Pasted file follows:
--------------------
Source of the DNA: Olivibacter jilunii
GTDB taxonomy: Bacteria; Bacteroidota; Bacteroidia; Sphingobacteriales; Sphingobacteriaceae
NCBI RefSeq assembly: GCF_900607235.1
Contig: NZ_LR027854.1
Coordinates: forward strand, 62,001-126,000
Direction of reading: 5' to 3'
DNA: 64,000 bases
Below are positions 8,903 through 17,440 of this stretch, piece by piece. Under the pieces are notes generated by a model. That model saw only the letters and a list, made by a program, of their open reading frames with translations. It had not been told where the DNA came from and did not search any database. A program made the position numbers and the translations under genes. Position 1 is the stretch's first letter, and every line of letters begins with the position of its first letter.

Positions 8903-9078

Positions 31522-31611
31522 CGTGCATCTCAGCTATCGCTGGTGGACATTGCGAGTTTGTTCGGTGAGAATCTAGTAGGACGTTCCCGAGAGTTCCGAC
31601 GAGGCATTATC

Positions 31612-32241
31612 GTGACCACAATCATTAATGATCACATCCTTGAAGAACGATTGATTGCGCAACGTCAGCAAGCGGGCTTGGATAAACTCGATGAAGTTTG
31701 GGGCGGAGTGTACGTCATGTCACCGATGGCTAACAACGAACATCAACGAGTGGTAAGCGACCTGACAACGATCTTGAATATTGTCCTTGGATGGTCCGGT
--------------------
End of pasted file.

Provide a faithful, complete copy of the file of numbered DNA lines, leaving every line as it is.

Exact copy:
Source of the DNA: Olivibacter jilunii
GTDB taxonomy: Bacteria; Bacteroidota; Bacteroidia; Sphingobacteriales; Sphingobacteriaceae
NCBI RefSeq assembly: GCF_900607235.1
Contig: NZ_LR027854.1
Coordinates: forward strand, 62,001-126,000
Direction of reading: 5' to 3'
DNA: 64,000 bases
Below are positions 8,903 through 17,440 of this stretch, piece by piece. Under the pieces are notes generated by a model. That model saw only the letters and a list, made by a program, of their open reading frames with translations. It had not been told where the DNA came from and did not search any database. A program made the position numbers and the translations under genes. Position 1 is the stretch's first letter, and every line of letters begins with the position of its first letter.

Positions 8903-9078

Positions 31522-31611
31522 CGTGCATCTCAGCTATCGCTGGTGGACATTGCGAGTTTGTTCGGTGAGAATCTAGTAGGACGTTCCCGAGAGTTCCGAC
31601 GAGGCATTATC

Positions 31612-32241
31612 GTGACCACAATCATTAATGATCACATCCTTGAAGAACGATTGATTGCGCAACGTCAGCAAGCGGGCTTGGATAAACTCGATGAAGTTTG
31701 GGGCGGAGTGTACGTCATGTCACCGATGGCTAACAACGAACATCAACGAGTGGTAAGCGACCTGACAACGATCTTGAATATTGTCCTTGGATGGTCCGGT